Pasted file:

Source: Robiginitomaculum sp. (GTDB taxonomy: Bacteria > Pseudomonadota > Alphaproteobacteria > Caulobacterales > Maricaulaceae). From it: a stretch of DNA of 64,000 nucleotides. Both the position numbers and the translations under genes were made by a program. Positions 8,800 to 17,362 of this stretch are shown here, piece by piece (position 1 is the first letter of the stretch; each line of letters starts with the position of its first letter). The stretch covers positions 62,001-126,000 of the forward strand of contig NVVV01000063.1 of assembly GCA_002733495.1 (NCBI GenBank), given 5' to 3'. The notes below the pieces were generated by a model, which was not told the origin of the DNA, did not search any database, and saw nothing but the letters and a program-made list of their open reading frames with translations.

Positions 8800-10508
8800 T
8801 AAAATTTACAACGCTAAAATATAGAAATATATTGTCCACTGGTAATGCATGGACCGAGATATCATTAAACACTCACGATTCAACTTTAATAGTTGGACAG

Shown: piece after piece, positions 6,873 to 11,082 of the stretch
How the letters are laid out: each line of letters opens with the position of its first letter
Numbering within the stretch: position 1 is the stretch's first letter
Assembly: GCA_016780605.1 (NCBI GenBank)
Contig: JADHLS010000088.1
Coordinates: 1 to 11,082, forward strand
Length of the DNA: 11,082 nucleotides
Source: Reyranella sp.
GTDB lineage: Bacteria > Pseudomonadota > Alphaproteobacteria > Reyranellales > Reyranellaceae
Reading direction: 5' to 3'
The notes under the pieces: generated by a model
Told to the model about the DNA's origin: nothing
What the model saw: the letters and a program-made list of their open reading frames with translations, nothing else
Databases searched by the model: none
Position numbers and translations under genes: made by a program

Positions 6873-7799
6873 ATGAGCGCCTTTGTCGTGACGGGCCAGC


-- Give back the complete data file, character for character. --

Source: Robiginitomaculum sp. (GTDB taxonomy: Bacteria > Pseudomonadota > Alphaproteobacteria > Caulobacterales > Maricaulaceae). From it: a stretch of DNA of 64,000 nucleotides. Both the position numbers and the translations under genes were made by a program. Positions 8,800 to 17,362 of this stretch are shown here, piece by piece (position 1 is the first letter of the stretch; each line of letters starts with the position of its first letter). The stretch covers positions 62,001-126,000 of the forward strand of contig NVVV01000063.1 of assembly GCA_002733495.1 (NCBI GenBank), given 5' to 3'. The notes below the pieces were generated by a model, which was not told the origin of the DNA, did not search any database, and saw nothing but the letters and a program-made list of their open reading frames with translations.

Positions 8800-10508
8800 T
8801 AAAATTTACAACGCTAAAATATAGAAATATATTGTCCACTGGTAATGCATGGACCGAGATATCATTAAACACTCACGATTCAACTTTAATAGTTGGACAG

Shown: piece after piece, positions 6,873 to 11,082 of the stretch
How the letters are laid out: each line of letters opens with the position of its first letter
Numbering within the stretch: position 1 is the stretch's first letter
Assembly: GCA_016780605.1 (NCBI GenBank)
Contig: JADHLS010000088.1
Coordinates: 1 to 11,082, forward strand
Length of the DNA: 11,082 nucleotides
Source: Reyranella sp.
GTDB lineage: Bacteria > Pseudomonadota > Alphaproteobacteria > Reyranellales > Reyranellaceae
Reading direction: 5' to 3'
The notes under the pieces: generated by a model
Told to the model about the DNA's origin: nothing
What the model saw: the letters and a program-made list of their open reading frames with translations, nothing else
Databases searched by the model: none
Position numbers and translations under genes: made by a program

Positions 6873-7799
6873 ATGAGCGCCTTTGTCGTGACGGGCCAGC